Once the values of fk over all directions are known, temperature T is calculated as follows [31]:
$T(\vec{r}, t)=\frac{1}{\rho_{s d} C_{p, s d}} \sum_{k} f_{k}(\vec{r}, t)$ (14)
To prove the validity of the proposed formulation of LBM,several conduction heat transfer problems in melting process of a specific phase change material have been investigated,and comparison of obtained isotherms with Control volume solutions, have been done. All the proposed problems were considered inside a square enclosure fulfilled with a selected PCM. In the first test problem, we consider the most common phase change material, water. Two different configurations are adopted, we start by an initial cold temperature equal to $T_{i}=0.3^{\circ} \mathrm{C}$, and keep heating up the West and South wall of the enclosure by imposing hot temperature $T_{\text {west}}=T_{\text {south}}=+1^{\circ} \mathrm{C}$. The remaining walls (namely, North and East walls) are maintained adiabatic (Figure 1(a)). In the second configuration of melting ice, shown in (Figure 1(b)),only the east wall is transformed into a heated wall, initial and boundary condition are $T_{i}=0.3^{\circ} \mathrm{C}$ $T_{\text {west}}=T_{\text {south}}=T_{\text {east}}=+1^{\circ} \mathrm{C}$, and the North wall is insulated.The second test problem consists of an enclosure containing a selected commercial PCM [32], in which we insert a circular solid block of natural Graphite [33]. Initially the hole enclosure is kept at $T_{i}=0^{\circ} \mathrm{C}$. North and East wall are insulated and $T_{\text {west}}=T_{\text {south}}=+26^{\circ} \mathrm{C}$. In the last test example performed in this study initial and boundary condition of the previous test is the same, we multiply the number of circular natural Graphite blocks inside the enclosure filled with the same PCM used in the previous test example. By doing so,we tend to approach a porous medium configuration
3.1 Melting of a phase change material (water)
To demonstrate the feasibility and accuracy of the presented formulation, we begin by solving conduction heat transfer in melting of ice inside a square enclosure. Initially the medium is at cold temperature. Coordinates and boundary conditions used in this test problem are illustrated in Figure 1. Two different set of boundary condition are investigated as shown in Figure 1(a) and (b) respectively.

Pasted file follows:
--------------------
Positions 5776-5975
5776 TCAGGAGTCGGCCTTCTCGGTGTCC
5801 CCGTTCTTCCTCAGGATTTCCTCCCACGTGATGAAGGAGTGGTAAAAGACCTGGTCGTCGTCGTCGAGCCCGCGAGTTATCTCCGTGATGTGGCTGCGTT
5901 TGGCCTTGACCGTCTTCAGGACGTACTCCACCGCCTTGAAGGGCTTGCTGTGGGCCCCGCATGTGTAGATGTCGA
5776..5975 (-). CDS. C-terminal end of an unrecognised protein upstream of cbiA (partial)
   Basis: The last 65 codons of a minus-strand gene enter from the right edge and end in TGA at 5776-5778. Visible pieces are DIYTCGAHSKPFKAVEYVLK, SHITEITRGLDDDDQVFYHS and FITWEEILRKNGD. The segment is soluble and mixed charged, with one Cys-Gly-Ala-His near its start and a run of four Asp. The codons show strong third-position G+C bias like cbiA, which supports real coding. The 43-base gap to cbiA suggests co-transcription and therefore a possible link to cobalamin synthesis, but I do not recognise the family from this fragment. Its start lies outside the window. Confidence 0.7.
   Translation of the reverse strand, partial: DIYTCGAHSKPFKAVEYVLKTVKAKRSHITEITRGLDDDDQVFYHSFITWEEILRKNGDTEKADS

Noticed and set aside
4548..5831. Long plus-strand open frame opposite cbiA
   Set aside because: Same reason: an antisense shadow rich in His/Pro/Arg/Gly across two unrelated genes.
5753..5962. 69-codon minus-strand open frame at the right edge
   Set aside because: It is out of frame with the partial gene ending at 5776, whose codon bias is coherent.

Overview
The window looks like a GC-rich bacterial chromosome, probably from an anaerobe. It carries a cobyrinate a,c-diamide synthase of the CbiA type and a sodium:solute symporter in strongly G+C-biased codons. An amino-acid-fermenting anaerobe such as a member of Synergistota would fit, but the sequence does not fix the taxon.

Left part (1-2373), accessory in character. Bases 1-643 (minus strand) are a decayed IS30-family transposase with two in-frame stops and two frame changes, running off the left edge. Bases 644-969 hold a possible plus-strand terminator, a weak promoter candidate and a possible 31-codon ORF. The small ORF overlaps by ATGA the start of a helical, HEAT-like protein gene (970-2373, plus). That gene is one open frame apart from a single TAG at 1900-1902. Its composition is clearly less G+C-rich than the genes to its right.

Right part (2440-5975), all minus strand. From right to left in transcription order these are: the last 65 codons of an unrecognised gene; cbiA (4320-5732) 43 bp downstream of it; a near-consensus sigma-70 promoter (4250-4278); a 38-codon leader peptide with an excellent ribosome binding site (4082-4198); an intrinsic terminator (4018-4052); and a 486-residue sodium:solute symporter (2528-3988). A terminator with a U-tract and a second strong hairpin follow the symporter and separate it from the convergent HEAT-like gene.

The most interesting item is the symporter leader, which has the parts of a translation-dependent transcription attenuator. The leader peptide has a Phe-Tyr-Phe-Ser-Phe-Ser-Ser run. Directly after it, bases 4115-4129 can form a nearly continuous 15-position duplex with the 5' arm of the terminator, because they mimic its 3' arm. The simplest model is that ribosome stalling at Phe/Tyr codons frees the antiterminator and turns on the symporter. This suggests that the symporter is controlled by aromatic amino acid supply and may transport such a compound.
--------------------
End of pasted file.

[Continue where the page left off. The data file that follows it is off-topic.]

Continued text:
In Table 1, we provide the thermophysical properties used in this simulation.
Table 1. Thermophysical properties of water
Phase 
r [Kg.m3 ] 
C p [KJ.Kg1 K 1 ] 
l [W.m1 K 1 ] 
LM [KJ.Kg 1 ] 
Liquid 
1000 
4.186 
1.6 

Solid 
917 
2.05 
2.22 
333.6 
Figure 1. Illustration of heat conduction in melting of ice (a) 1st configuration and (b) 2nd configuration
In Figure 2, comparisons of the obtained lattice Boltzmann results with the Control volume solutions are shown and excellent agreements are found. Isotherms were plotted at several time steps, highlighting the melting evolution of ice during time. In this configuration melting was progressing from a specific corner, while in the Figure 3, where isotherms at two different time steps are plotted, evolution of the melting process is progressing from three sides of the enclosure.Simulation of the same test problems were conducted with the "Conventional" lattice Boltzmann method, where solution of the conduction heat transfer during melting is performed by solving Equation (4) where the diffusivity is evaluated by using pCp even when it is not constant. When compared with the proposed lattice Boltzmann formulation the conventional LBM results show some discrepancy with the control volume solutions literally in all performed test problems.
Figure 2. Comparisons between present LBM source formulation (black solid line), conventional LBM (red solid line) and CVM (symbol) prediction of isotherms at (a)t = 0.1 and (b) t = 0.5 for g = 7 in case of melting of ice from a corner
Figure 3. Comparisons between present LBM source formulation (black solid line) conventional LB (red solid line) and CVM (symbol) prediction of isotherms at (a) t = 0.1 and（b）t = 0.5 for g = 7 in case of melting of ice in a square enclosure
To give an idea of the volume fraction of the liquid phaseused in this paper, we plot the melting front of each conduction test problem performed. In Figure 4, plots of fl for melting ice for the two different configurations mentioned in Figure 1 (a) and (b) are presented.
Since the considered PCM is water, melting temperature is obviously set to $T_{M}=0^{\circ} C$, which is not the case of the next test problem, in which the PCM investigated has a melting temperature equal to $T_{M}=25^{\circ} \mathrm{C}$ [32].
Figure 4. melting front position for g = 7 at t = 0.5 for (a) melting of ice from a corner and (b) melting of ice from three sides at time, present LBM source formulation (black solid line) conventional LB (red solid line) and CVM (symbol)
3.2 Melting from a corner of a PCM containing another solid with circular conducting solid